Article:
"The divorce rate today -- 3.6 divorces per one thousand couples per year -- is at its lowest level since 1970...For marriages that occurred in the 1950s through the 1970s, the figures clearly show that the probability of divorce before each anniversary rose for each successive marriage cohort.
And perhaps, said Stephanie Coontz, a historian who teaches family studies at Evergreen State College, these younger, more selective couples won’t pour all their time and energy into work and their kids, as Baby Boomers did, but save some time for each other.
So when the time inevitably comes when work is over and the kids are gone, they won’t find themselves staring across a silent dinner table at a stranger.
“And after you’ve launched your children and retire, people may realize, ‘Boy, we don’t have much in common, and I could live another 20 years.’ That’s a long time to live with someone you may not be that into anymore.” In other words, fewer older people are willing to put up with an Irish Divorce anymore. Brown has also written about rising cohabitation rates among older Americans, and a boom in older American online dating sites for singles.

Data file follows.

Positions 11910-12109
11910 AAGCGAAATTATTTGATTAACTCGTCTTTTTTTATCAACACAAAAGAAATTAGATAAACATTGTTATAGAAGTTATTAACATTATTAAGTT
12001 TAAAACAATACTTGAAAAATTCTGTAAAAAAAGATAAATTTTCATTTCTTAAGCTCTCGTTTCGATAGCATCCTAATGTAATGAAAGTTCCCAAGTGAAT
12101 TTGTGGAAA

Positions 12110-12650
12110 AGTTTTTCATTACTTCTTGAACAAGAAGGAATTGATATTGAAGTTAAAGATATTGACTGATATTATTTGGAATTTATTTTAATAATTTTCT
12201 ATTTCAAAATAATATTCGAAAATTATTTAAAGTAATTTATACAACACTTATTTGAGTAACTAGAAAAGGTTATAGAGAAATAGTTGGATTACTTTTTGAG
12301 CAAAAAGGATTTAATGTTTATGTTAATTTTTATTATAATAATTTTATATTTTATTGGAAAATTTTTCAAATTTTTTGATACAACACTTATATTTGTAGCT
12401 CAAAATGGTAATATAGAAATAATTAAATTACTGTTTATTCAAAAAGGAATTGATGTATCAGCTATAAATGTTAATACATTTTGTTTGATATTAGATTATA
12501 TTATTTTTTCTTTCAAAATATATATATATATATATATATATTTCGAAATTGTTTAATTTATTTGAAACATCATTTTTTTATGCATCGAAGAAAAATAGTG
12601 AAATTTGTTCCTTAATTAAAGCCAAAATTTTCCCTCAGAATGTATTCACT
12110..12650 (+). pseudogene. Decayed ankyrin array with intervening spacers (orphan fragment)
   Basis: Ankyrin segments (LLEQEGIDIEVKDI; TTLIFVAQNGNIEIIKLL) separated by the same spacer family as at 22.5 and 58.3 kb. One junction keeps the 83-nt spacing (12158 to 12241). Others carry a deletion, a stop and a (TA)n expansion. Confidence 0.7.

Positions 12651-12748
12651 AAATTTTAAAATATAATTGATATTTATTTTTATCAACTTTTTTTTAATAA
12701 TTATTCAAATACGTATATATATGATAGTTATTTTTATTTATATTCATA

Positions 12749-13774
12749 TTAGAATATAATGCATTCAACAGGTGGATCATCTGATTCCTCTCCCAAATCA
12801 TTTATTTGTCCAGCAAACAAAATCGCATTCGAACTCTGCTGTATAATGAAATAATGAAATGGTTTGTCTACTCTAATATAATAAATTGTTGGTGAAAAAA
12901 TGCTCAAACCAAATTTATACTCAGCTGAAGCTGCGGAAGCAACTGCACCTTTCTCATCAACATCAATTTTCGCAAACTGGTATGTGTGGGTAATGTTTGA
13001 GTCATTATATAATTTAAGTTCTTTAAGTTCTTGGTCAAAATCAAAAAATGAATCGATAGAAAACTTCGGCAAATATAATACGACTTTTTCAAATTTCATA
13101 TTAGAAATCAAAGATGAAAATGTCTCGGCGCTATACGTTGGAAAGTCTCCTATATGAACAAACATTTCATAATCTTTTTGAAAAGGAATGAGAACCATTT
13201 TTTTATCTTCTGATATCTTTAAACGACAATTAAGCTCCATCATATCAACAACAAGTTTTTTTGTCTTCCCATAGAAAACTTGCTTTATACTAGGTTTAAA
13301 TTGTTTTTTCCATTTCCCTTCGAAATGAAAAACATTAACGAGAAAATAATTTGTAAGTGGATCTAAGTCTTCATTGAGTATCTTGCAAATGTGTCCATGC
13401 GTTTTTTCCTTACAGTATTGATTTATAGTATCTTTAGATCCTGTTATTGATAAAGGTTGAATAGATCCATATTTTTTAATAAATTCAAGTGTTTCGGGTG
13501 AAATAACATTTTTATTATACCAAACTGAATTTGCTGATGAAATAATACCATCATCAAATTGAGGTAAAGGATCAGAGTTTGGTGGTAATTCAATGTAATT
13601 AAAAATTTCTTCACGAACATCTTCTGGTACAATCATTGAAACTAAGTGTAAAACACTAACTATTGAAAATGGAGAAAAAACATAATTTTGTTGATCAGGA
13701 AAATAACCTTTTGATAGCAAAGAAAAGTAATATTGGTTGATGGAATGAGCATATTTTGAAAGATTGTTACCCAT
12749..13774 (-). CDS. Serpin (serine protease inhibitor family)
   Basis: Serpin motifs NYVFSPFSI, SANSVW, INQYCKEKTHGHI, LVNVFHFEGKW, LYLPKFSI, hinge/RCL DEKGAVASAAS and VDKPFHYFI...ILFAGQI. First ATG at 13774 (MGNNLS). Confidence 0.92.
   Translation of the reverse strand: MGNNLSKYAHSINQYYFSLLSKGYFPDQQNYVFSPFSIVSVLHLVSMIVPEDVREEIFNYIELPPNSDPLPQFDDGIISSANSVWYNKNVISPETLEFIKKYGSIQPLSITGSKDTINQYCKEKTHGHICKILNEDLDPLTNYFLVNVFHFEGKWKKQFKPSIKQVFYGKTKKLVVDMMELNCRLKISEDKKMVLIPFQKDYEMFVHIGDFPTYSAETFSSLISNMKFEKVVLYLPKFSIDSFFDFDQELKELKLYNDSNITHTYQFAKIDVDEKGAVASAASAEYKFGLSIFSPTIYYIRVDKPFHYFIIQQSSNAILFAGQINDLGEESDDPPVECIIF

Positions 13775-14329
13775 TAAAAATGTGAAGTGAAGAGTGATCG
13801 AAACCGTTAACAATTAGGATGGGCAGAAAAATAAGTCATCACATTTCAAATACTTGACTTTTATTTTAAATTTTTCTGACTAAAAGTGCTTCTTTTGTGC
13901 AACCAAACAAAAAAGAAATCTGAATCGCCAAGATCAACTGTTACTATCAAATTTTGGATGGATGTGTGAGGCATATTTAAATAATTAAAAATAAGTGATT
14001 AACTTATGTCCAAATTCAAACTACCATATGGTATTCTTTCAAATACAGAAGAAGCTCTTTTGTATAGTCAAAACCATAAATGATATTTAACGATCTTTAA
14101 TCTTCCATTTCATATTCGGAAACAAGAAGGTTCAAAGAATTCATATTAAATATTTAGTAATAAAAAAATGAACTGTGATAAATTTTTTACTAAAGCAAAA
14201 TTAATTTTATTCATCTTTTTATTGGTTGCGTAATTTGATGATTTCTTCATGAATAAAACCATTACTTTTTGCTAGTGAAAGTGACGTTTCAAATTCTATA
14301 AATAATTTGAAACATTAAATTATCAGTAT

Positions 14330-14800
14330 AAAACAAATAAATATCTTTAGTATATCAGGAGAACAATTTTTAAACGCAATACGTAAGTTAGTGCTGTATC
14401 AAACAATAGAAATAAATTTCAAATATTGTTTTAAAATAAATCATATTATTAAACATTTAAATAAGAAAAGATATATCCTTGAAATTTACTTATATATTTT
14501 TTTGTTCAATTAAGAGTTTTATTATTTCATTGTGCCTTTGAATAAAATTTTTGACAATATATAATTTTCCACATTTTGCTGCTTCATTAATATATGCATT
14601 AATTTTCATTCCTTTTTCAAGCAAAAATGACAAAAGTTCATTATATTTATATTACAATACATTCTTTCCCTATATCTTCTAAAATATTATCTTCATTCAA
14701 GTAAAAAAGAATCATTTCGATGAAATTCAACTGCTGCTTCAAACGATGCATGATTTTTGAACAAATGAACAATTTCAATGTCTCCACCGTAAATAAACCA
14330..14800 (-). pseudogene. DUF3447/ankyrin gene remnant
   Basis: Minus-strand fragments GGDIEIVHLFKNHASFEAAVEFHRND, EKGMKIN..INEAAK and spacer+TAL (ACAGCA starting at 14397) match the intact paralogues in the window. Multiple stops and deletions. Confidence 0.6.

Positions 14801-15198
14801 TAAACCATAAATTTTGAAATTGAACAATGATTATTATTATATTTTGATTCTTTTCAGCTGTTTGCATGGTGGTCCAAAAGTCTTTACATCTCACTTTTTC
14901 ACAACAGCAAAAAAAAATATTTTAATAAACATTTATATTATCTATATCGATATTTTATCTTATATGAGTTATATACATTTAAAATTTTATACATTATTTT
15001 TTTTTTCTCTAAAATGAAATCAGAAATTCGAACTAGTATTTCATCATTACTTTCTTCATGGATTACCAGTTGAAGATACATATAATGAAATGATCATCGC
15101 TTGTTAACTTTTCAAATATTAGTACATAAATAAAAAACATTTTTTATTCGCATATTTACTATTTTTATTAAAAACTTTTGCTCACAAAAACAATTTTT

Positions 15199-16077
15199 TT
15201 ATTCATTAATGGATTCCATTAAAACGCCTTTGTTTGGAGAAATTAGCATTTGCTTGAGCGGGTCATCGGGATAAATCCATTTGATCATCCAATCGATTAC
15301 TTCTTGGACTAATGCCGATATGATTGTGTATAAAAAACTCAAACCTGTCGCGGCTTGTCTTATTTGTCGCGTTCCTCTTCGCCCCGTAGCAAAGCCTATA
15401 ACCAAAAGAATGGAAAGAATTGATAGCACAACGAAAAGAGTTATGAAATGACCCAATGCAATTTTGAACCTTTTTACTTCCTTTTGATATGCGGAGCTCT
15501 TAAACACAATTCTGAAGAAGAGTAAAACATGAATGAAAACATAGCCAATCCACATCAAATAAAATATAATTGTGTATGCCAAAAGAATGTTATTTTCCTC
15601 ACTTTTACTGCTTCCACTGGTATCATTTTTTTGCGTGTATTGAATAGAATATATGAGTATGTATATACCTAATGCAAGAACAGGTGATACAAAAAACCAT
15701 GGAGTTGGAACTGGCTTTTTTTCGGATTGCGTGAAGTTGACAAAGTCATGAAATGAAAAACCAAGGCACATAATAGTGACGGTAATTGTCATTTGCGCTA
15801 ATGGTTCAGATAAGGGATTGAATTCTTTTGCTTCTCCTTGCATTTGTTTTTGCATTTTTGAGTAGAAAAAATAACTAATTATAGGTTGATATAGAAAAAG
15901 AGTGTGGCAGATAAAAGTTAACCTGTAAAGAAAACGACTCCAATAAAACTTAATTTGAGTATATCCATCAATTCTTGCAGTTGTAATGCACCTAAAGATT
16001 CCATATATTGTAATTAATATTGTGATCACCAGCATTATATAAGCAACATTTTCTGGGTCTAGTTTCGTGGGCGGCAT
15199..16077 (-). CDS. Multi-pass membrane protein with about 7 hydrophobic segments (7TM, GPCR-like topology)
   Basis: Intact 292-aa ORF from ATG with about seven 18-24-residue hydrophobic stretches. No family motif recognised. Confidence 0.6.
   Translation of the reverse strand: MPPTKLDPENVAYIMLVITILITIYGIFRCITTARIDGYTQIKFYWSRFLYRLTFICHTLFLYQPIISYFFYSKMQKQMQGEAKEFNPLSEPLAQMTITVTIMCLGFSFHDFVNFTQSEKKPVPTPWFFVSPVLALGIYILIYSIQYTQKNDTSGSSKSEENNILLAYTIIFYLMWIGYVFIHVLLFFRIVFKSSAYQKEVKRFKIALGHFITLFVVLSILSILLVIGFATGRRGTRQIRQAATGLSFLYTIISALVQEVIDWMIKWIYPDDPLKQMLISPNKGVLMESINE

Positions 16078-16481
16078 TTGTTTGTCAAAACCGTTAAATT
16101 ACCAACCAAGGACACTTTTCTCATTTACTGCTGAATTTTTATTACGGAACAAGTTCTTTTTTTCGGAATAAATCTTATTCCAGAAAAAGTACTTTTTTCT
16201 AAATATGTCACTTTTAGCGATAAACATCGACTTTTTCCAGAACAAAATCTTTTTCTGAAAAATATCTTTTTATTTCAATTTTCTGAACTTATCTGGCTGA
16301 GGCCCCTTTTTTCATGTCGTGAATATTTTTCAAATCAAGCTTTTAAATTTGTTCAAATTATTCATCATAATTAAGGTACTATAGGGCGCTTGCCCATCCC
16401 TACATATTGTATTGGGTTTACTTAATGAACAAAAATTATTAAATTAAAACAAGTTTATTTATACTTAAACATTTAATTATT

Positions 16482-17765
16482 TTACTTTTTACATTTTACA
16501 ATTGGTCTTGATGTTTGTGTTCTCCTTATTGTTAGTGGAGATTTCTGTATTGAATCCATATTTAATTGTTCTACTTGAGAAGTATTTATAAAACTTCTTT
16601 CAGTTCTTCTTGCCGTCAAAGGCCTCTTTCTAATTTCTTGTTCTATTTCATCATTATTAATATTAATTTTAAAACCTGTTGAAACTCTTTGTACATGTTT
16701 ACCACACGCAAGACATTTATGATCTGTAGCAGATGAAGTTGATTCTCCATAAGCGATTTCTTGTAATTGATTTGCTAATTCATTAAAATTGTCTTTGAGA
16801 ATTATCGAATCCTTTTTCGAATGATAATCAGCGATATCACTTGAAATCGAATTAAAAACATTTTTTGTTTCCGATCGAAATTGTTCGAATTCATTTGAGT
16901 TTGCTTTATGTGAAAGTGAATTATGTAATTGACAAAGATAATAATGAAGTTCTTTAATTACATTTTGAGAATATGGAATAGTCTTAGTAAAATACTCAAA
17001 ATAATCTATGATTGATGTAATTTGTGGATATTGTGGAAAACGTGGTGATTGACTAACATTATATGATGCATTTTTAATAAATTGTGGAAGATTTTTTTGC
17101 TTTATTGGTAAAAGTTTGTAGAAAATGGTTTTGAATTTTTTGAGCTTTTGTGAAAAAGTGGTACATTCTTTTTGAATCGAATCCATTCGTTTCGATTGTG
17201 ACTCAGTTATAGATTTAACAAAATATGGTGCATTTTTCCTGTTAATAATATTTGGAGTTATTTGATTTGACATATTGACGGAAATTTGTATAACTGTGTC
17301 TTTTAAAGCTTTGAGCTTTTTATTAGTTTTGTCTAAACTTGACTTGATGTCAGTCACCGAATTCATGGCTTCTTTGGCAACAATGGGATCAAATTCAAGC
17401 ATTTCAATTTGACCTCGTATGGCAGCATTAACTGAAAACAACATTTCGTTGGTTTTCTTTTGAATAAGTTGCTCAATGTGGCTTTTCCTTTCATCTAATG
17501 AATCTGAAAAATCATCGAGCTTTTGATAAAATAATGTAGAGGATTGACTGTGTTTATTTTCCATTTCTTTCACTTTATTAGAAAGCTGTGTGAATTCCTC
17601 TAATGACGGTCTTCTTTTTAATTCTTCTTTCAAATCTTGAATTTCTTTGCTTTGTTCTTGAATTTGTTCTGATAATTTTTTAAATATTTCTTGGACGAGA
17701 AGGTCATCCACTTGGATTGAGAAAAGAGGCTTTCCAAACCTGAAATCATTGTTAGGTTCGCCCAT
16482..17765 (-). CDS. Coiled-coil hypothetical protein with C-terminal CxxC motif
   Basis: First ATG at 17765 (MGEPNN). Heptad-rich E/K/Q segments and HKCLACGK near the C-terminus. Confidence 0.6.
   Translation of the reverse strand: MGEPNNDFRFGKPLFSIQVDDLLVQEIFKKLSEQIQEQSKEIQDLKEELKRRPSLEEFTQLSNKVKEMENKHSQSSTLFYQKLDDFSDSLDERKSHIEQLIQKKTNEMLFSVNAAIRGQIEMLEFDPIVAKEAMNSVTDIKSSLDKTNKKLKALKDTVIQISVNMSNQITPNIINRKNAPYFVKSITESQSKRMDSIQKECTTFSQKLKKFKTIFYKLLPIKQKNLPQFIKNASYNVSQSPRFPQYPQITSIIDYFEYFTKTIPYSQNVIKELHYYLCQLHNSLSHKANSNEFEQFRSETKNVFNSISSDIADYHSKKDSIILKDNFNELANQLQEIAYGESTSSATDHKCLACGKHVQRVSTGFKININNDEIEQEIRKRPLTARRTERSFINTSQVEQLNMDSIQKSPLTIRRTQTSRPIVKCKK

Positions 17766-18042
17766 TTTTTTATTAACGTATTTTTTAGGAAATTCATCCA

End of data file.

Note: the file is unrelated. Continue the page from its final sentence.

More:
For those in good health and with financial resources, a gray divorce may mean an era of freedom and independence, Brown said.
And, like most women at the time, a legal divorce would have left my great-grandmother, who had spent her life raising children and caring for a home, penniless.
Today, not only is Pope Francis meeting this month with bishops from around the world at the Vatican to reassess and potentially soften the Catholic church’s position on divorce and annulment, but new research being released on Wednesday shows that Irish Divorce has become a thing of the past.Especially if they’re not able to afford the level of care that others with more economic resources have?” Gray divorce is not solely an American phenomenon.“It’s not as if marital quality has suddenly declined.Instead, I think we have higher expectations now for what constitutes a successful marriage.By the time my great-grandparents hit retirement age, my great-grandmother was living with one daughter. In their era, as Irish Catholics, divorce was not only a social stigma, but a moral sin.